21 Essentially, we use a shared memory function to store all of the necessary variables –This allows variables to be called up in several different programs & be stored to one common function. Ex: In the “maneuver.c” program, there is a switch function based on case numbers –case 0 = maintain position –case 1 = waypoint navigation –case 2 = camera navigation –case 3 = SONAR navigation In the “forward camera.c” program, if a buoy or a bin is detected, the following line of code is executed: –shm_struc->positionControlMode = 2; This stores “2” as the positionControlMode variable through the shared memory function. This variable can then be recalled in the “maneuver.c” program, activating camera navigation. Basics of the Code

22 Historically, this has been the most reliable method of navigation for the vehicle. Takes a reading from the DVL (using compass and speed over ground) and navigates the AUV to the desired waypoint. Will use this for most obstacles except the buoy and bins obstacle. Waypoint Navigation

23 The officials will release a certain order of colors to hit. A menu pops up prompting the user to choose a color. The choice of color stores variables xRed, yRed, etc. Camera vision navigation is then implemented to navigate to desired buoy. Buoy Obstacle

24 The forward camera outputs a certain string of numbers: –1 = passing, 0= fail –[row, col] of the centroid of the detected object –Color as the equivalent integer to ascii character Red = 114 Green = 103 Yellow = 121 No Match = 78 Camera Vision: Basics

25 If the camera detects an object (output = 1) –shm_struc->positionControlMode = 2; which switches to camera vision navigation –We then read the x coordinate for the centroid and store it in variable xRed/xGreen/xYellow –The depth of the object is given at the competition, so it will be preprogrammed into the system. –We then calculated the pixels/degree of the camera # columns = 640 FOV = 15° Pixels/degree = # columns/FOV Pixels/degree = 42.7 pixels/1 degree Camera Vision Pseudocode Example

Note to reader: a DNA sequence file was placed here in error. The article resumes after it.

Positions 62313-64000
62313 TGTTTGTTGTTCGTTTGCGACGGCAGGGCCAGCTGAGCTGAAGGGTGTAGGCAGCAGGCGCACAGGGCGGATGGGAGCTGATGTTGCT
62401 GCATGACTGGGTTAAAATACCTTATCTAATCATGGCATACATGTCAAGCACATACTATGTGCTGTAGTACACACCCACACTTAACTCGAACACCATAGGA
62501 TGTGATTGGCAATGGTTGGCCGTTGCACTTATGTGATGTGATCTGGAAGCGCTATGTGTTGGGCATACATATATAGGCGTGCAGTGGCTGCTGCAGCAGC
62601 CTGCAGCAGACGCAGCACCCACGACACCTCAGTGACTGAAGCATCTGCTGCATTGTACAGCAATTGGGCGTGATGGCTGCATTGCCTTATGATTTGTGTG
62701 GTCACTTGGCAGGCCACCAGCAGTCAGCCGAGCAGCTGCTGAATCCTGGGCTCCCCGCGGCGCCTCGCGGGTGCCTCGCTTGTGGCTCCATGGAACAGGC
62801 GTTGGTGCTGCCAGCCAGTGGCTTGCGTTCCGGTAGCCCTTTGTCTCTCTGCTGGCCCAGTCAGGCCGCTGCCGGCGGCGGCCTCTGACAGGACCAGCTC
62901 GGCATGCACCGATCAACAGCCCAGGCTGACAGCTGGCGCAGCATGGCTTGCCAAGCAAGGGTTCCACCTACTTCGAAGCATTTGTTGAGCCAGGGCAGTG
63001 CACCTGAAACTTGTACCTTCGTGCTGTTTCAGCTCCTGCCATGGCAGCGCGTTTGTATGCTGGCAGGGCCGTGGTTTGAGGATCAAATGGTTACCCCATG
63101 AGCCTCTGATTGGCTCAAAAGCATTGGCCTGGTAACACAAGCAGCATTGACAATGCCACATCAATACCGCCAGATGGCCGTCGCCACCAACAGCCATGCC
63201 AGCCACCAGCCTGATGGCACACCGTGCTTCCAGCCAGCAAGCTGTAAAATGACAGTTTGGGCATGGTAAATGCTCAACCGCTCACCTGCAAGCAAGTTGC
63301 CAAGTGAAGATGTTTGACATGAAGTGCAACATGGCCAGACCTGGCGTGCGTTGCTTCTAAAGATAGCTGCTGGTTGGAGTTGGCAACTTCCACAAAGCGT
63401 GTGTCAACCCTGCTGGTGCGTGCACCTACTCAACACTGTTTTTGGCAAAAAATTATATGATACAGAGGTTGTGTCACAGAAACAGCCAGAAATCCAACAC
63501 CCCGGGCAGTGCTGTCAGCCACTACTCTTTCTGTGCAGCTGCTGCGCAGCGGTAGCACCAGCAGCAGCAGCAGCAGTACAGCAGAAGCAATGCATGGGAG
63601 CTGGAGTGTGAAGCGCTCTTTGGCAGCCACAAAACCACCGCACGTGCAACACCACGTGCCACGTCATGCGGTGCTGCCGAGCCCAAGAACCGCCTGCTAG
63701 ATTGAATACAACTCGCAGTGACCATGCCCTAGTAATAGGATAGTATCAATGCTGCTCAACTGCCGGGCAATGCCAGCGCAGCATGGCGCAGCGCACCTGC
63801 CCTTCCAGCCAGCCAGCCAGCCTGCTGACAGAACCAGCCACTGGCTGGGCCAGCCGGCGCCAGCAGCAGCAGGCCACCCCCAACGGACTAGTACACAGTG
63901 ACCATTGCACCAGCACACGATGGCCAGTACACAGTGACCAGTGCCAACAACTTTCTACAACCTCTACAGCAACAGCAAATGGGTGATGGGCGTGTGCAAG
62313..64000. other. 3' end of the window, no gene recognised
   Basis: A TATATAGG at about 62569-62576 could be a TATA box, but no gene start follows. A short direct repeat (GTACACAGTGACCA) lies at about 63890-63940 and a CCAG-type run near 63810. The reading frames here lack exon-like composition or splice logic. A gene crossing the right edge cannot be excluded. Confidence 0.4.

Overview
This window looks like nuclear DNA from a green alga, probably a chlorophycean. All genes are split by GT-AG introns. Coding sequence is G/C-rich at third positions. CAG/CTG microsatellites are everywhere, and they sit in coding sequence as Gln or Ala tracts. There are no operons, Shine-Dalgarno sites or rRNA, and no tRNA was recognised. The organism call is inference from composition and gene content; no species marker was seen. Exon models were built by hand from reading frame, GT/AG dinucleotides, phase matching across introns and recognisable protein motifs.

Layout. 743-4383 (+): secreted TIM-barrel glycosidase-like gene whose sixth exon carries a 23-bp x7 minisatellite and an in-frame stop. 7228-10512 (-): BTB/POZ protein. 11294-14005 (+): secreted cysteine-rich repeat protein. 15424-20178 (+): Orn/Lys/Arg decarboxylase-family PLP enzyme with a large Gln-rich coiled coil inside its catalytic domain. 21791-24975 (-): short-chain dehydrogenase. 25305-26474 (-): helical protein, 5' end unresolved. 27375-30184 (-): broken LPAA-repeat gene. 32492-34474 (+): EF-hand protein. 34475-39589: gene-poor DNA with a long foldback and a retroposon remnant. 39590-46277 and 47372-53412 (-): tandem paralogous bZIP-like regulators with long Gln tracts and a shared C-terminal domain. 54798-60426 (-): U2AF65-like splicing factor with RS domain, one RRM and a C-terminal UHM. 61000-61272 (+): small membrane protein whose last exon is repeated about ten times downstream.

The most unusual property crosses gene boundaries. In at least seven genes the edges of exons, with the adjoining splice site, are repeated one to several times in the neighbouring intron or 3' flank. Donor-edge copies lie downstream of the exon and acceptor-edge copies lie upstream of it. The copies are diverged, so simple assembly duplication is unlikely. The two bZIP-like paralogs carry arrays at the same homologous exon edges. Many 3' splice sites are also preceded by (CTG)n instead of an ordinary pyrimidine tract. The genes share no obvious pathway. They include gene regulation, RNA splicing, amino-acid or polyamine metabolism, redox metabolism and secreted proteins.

26 We then implemented the following line of code: –shm_struc->ord_head = 42.7/xRed; This line takes pixels per degree and divides it by the pixel position of the object The output ord_head is a degree value to be implemented in the camera vision navigation portion of the code. This portion of coding simply orders Romulus to navigate to the ordered heading. Camera Vision Navigation Logic

27 Camera Vision Navigation After the camera hits the correct buoy, it switches back to waypoint navigation to move on to the next obstacle.

28 I have added a “timeout” feature to the code. Essentially, if the robot has switched to camera navigation, after 1 minute of not finding a buoy or a bin it will switch back to waypoint navigation. Camera Vision: Fail Check

29 This uses essentially the same logic as buoys but instead of color, the downward camera will output variables corresponding to shapes. The code will then execute the appropriate sequence in order to drop the projectile into the correct bin. Bins

30 Cameras MIDN 1/C Fincher

31 Cameras Cognex 5400C Onboard processing In-Sight Explorer software C-mount lens

32 Buoys Forward camera Find curved edge first Find color next –Bank of three colors Pass depends on both fixtures Trouble with thresholding


34 Bins Downward camera PatMax Thresholding –Contrast –Rotation –Scale

35 SONAR MIDN 1/C Keith

36 Competition Requirements ORE Multi-Beacon SONAR Operation Basics –Four Omni-Directional Hydrophone’s –Data Processing Circuit –Code Passive SONAR

37 Two 9’ diameter octagon shaped surfacing areas One of the pinger’s is turned on before each competition run Goal is to surface completely inside the correct Octagon Practice and Competition Pinger going at the same time SONAR & The Competition

38 Transponder/Responder modes Same ‘pinger’ used in the competition Set to frequency between 22kHz and 30kHz Requires Driving Mechanism ORE 4330B Multi-Beacon

39 Multi-Beacon Circuit


41 Reson TC4013 omni-directional hydrophone Output…. Hydrophones

42 SONAR Data Processing Circuit AD605 Variable Gain Amplifier Multiple feedback active band pass filter Voltage Divider and Comparator with Hysteresis Digital Signal processing microcontroller Three simultaneous outputs RS232 UART Serial Peripheral Bus (SPI) 64K Serial Memory 10-Bit Quad DAC


44 Written in C Two programs –Sonar.c program gets the Azimuth, Elevation, Status, and tells which pinger is being detected –Navigationcenter.c filters multiple sensor data to determine most likely position SONAR Code

45 Special Thanks to Project Advisor Captain Nicholson, USN Systems TSD Rickover Machine Shop Rickover Hydro Lab